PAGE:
And don’t get your news of priests through filters — even other priests. Your loyal lieutenants have as their job description to protect you. From what, I’m not sure, but they err if they “protect” you from the 650 men who have given their lives and their vows to you.

But am I asking the impossible? Is this ordinary capable of this primary duty? If he is not, the answer cannot be to substitute others to do this duty for him, no matter how well-intentioned they are. The answer is for the present ordinary to go to work in a multi-lingual dicastery, and let the head of the bishop’s conference, who seems to grasp the job of ordinary exceptionally well, find someone who can do the job in Boston.

ACS says:

April 30, 2012 at 3:53 p

This is the BEST post I’ve seen in all the time I’ve been reading BCI! Thanks to Objective Observer. And, let’s continue to pray for our priests who need our support and that of the Cardinal.

curioussays:
April 30, 2012 at 5:38

Agreed. Probably the best are reserved and understated versus individuals more adept at “self-aggrandizing

DBP says:

April 30, 2012 at 7:46 pm

Objective Observer – you have described the situation with the Cardinal vis-a-vis his priests extremely well. Many of us have been left with the distinct impression that we can be thrown under the bus at any time to forestall any possibility of bad publicity or complaint. How can the covenantal relationship between us and our spiritual father, the bishop, survive the repeated reminders that we are merely ballast, to be thrown overboard at the first sign of trouble for the ship?

Just today an announcement was released by Terry Donilon about a priest who was “exonerated” after being charged with something. The announcement went on to say that (regardless of his innocence) he now will be assigned to only “restricted ministry” with his own family.

How many men are there in the diaspora who have been falsely accused, or who have done something careless but not illegal, or who have fallen afoul of the Cardinal’s “filters” and who are now in a similar situation with only “restricted ministry” available to them while the Archdiocese (and other dioceses) struggle without enough priests to serve the people of God?

No wonder I sign myself “Disgusted Boston Priest.”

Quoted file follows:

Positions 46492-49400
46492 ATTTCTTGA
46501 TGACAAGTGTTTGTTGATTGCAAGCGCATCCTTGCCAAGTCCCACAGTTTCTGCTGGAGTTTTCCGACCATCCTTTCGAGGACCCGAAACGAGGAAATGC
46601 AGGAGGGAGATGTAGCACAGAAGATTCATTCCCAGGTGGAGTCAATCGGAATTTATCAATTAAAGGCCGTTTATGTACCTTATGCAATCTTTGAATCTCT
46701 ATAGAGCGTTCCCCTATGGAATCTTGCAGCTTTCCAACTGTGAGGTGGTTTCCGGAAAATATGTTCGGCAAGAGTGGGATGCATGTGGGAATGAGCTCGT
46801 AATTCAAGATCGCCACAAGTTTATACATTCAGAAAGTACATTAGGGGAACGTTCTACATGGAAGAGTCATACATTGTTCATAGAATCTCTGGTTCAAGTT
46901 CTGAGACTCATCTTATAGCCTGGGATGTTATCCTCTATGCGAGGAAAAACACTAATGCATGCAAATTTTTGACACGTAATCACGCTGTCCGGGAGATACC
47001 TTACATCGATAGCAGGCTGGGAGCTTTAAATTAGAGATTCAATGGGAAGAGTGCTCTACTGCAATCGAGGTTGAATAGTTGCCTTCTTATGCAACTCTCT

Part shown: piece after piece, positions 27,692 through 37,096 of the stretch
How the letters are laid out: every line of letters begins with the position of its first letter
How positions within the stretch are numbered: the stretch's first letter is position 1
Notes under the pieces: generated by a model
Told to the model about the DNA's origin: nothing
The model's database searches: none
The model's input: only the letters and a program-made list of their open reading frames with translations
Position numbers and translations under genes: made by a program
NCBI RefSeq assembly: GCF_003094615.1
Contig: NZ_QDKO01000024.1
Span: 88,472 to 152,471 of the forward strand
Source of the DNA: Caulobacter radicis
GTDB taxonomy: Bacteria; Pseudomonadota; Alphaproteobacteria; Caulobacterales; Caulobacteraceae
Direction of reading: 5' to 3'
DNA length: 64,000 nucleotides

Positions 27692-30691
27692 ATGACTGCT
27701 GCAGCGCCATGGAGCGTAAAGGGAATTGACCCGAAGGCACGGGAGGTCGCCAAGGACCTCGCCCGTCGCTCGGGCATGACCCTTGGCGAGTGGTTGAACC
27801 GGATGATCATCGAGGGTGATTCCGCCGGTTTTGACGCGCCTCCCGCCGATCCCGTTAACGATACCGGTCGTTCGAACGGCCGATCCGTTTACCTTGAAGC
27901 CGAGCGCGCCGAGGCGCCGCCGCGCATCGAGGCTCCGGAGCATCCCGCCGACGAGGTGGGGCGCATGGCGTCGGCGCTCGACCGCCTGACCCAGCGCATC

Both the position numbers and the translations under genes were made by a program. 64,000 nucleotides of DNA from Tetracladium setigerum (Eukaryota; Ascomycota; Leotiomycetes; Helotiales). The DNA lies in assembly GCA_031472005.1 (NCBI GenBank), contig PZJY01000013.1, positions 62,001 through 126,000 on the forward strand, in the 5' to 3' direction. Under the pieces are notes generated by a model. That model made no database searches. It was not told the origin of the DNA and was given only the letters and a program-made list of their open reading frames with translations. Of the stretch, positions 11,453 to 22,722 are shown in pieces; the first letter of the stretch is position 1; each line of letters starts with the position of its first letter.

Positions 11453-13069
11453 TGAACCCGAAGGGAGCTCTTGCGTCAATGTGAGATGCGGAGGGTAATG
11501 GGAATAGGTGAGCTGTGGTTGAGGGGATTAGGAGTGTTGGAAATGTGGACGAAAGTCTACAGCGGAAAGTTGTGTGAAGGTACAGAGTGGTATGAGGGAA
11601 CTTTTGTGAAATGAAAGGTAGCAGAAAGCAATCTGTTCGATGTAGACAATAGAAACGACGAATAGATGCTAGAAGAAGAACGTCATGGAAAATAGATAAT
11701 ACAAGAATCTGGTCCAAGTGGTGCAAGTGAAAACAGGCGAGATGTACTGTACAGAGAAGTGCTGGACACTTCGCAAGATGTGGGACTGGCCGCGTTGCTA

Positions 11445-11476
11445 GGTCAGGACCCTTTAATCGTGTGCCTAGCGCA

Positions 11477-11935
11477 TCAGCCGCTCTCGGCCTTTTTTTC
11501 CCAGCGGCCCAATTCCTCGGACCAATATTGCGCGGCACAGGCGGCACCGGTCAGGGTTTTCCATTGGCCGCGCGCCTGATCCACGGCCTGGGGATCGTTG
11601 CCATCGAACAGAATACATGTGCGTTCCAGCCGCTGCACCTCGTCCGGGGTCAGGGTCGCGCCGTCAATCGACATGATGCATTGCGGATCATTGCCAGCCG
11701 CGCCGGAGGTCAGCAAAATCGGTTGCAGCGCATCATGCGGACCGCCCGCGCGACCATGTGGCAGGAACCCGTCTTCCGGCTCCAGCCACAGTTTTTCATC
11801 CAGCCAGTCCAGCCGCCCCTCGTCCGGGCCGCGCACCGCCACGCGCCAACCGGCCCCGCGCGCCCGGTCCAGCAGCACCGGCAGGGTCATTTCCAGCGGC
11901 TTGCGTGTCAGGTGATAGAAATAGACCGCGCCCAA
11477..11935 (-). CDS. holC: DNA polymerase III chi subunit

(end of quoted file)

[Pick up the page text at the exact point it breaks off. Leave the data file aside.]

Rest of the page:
JUST WONDERING says:

May 1, 2012 at 1:08 pm

DBP “JUST WONDERING” weeps with you. ‘JUST WONDERING’ shares your views and “Objective Observer.” Putting it “out there, unfortunately, will not resolve the problems.”

So far to my knowledge two priests were “exonerated” but given limited “faculties with their families.” With the shortage of Priests this resolution is an absolute disgrace. And the two Priests are still “left in limbo”. When will Mother Church start being a “Loving Mother,..A guiding Mother…A trusting Mother? We desperately need one!

Interesting food for thought.  In this post last October, we proposed something along the same lines as the suggestion by “Objective Observer”:

The Cardinal’s blog continues to chronicle an extensive amount of travel outside of Boston. If the Archbishop of Boston cuts his travel schedule outside of Boston and focuses instead on governance in Boston, some of that time savings could instead be put towards meeting one-on-one with 4 priests a week for 30 minutes each to listen to and respond to their needs and concerns. This is not the same as the group meetings we hear about with seminarians and recently-ordained priests, or group outings with senior priests at Regina Cleri to the circus or Fenway Park, but would apply to ALL priests. Via these one-on-one meetings, in a years’ time, he will have met with 200 priests and in two years, it will be 400 priests interacting with their bishop as pastor and shepherd of priests, not just a ceremonial figure traveling around the world participating in photo opps.